held to 2-of-13 shooting in that one, too. Fair blamed a couple of things, including some fatigue and the Fighting Irish’s style of defense. But Boeheim viewed it as just one of those nights. Fair’s day against Duke was exceptional because he was scoring from inside and out. When when he couldn’t get to the rim, he managed to score 13 points on jump shots alone. “He just wasn’t shooting well today,” Boeheim said Monday. “It’s going to happen. He had one game like this earlier in the year. I think he should be allowed a couple.” So, like Fair said, it was a combination of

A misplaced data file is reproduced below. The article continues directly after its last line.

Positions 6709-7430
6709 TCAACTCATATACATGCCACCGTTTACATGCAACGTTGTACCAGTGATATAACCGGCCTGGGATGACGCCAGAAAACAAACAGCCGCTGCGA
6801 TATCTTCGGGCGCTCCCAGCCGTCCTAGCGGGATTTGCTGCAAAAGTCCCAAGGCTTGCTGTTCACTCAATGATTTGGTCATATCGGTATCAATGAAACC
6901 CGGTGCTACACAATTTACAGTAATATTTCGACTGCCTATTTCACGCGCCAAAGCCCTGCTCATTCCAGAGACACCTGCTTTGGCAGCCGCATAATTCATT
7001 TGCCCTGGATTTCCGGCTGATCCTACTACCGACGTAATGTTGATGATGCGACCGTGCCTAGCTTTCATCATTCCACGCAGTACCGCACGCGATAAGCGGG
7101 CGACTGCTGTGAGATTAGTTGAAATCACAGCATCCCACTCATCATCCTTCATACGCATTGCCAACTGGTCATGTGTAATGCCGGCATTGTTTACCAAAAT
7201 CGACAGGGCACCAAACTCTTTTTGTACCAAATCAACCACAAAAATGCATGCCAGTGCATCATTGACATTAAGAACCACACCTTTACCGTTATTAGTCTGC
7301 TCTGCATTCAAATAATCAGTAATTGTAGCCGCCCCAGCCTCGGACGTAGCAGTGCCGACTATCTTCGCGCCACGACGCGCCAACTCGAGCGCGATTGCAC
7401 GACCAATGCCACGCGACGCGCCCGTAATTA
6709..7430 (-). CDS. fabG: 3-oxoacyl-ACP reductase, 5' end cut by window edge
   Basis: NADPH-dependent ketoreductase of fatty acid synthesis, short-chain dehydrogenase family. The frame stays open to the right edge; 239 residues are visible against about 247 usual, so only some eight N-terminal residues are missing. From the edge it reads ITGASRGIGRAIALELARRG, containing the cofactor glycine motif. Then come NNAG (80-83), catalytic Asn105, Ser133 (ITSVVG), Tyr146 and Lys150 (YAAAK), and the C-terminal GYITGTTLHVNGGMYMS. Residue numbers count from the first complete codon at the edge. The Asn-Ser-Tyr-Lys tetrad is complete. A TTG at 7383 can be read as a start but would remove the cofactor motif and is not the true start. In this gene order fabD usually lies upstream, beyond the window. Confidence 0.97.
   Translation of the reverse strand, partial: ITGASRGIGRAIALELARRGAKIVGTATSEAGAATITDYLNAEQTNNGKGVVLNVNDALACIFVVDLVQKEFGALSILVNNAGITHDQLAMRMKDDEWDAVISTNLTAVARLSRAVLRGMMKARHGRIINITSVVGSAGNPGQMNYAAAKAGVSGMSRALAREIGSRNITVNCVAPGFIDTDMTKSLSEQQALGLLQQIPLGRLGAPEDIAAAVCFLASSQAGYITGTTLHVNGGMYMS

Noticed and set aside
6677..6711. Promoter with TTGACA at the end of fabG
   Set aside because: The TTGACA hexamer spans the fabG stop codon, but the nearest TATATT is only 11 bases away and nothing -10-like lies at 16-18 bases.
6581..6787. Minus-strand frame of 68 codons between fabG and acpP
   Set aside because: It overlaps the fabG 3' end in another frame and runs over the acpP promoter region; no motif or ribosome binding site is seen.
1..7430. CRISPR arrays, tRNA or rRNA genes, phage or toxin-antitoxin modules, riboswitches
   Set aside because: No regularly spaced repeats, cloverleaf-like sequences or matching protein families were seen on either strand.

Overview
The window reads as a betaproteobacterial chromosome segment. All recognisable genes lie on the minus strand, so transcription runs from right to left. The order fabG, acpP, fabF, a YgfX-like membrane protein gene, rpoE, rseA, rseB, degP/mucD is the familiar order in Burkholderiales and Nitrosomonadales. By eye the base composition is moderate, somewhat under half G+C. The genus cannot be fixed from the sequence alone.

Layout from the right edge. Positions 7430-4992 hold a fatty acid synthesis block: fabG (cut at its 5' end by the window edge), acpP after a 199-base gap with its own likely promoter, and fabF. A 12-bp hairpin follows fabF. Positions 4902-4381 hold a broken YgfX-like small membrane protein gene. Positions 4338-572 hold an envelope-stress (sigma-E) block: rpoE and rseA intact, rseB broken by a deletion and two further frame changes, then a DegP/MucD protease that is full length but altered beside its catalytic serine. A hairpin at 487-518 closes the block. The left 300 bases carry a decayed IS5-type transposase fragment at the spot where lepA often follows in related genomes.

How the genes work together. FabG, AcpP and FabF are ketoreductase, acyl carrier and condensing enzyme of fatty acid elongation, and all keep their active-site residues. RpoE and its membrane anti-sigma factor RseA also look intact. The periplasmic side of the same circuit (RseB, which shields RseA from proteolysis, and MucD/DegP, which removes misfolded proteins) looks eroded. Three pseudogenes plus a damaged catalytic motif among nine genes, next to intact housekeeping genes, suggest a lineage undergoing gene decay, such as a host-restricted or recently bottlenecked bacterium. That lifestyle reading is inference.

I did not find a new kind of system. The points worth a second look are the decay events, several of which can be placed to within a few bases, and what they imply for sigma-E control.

things. He wasn’t getting enough lift on his jump shots and failed to get inside to even attempt a layup. But there will always be days like this. Last time he scored in the single digits, he followed it up with a 16-point performance against Minnesota on nearly 50-percent shooting. Syracuse still managed to get the victory, so all he can do now is move on. “Today felt rough just because I wasn’t playing the way I could have and then a lot of things get to your head,” Fair said. “I’ve just got to refocus for the next game.”
SU starts sluggish after Duke win